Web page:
Jeremy deMorney, who is a big gun at La Coeur, watches and enjoys the scandals that rock the Giambelli family. His hatred for the family is far more intense than just business rivalry – he hates the Giambellis because of Tony Avano. He blamed his wife’s adultery with Tony Avano on the Giambelli family, who never controlled him.

Kris Drake has a personal and professional vendetta against Sophia. She is angered by the fact that even though she is just as good in advertising as Sophia is, she is cast aside for promotion in favor of Sophia – just because she is not part of the family. Sophia tolerates her provoking nature mostly because she really is good at her job. When she finds out that Kris is behind the angry phone calls to Rene Foxx, and that she is in an affair with Sophia’s father, she tolerates her even then. The final straw comes when Sophia learns that Kris is leaking private company information to Jeremy at La Coeur, and she is fired. Immediately, Kris starts working at La Coeur.

The worst hit for the Giambelli family comes when they learn that some of their wine has been tampered with, and that contains traces of a dangerous plant extract – killing people who has a weak heart or consume too much of it. It causes the death of a loyal, old worker, and also one of the young employees in the company. The family has to recall the particular vintage, causing huge financial loss.

They finally learn that Donato and Jeremy are behind the tampering, and that Jeremy is a very dangerous man. When it is discovered that he is a mastermind in the attempted destruction of the Giambellis, he is released from his duties at La Coeur. Angered, he sets out to destroy the Giambellis for all – but will he succeed.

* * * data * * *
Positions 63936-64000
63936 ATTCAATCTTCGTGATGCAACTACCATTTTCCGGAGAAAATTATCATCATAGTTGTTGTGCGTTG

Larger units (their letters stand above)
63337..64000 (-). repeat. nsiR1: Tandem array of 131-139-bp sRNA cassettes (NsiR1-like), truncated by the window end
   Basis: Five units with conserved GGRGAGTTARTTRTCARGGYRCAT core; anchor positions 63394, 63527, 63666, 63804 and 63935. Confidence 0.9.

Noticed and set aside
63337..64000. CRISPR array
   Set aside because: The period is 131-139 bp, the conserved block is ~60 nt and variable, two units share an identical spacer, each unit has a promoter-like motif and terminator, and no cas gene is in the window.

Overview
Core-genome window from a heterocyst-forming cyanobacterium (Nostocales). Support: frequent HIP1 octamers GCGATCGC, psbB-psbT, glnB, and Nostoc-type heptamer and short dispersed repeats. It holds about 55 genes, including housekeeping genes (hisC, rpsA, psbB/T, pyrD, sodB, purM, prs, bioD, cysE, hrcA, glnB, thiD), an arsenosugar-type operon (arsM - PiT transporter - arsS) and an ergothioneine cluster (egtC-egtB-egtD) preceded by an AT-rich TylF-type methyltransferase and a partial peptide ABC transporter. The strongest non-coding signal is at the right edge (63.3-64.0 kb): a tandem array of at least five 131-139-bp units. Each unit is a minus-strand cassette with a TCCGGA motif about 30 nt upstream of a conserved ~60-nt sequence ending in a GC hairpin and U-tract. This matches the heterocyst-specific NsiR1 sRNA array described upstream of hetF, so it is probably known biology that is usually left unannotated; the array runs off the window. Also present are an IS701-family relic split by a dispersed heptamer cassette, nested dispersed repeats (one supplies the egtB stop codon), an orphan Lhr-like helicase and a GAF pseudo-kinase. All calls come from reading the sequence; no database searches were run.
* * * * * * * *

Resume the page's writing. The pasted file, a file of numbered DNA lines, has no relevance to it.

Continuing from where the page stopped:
Rating: 8.5/10

So many things were done right in this book. I had book hangover after it. It is that good. The story is so complex, intense and dramatic, revolving around passionate people whose professions are part of them.

One of the signs of a good book is when you feel you are personally involved in the storyline, and you know the people. This was definitely one such case.

A sign of Nora Robert’s writing is her dedication to detail – the scenes are described so perfectly that you can see it.

I would really recommend this book to anyone, and especially if you are a first time Nora Roberts reader. It is one of her best – and shows every reason why I am such a devoted reader to her books

Advertisements

4 thoughts on “Book Review: The Villa (Nora Roberts)

  1. Pingback: Best of 2013: Books | Life of this city girl

  2. Pingback: Review: The Villa – Nora Roberts | The Sporadic Chronicles of a Beginner Blogger

  3. Pingback: Reviews; Nora Roberts – The Villa | Ranking the Books

Leave a Reply

Fill in your details below or click an icon to log in:

WordPress.com Logo

You are commenting using your WordPress.com account. Log Out / Change )

Twitter picture

You are commenting using your Twitter account. Log Out / Change )

Facebook photo

You are commenting using your Facebook account. Log Out / Change )

Google+ photo

You are commenting using your Google+ account. Log Out / Change )

Connecting to %s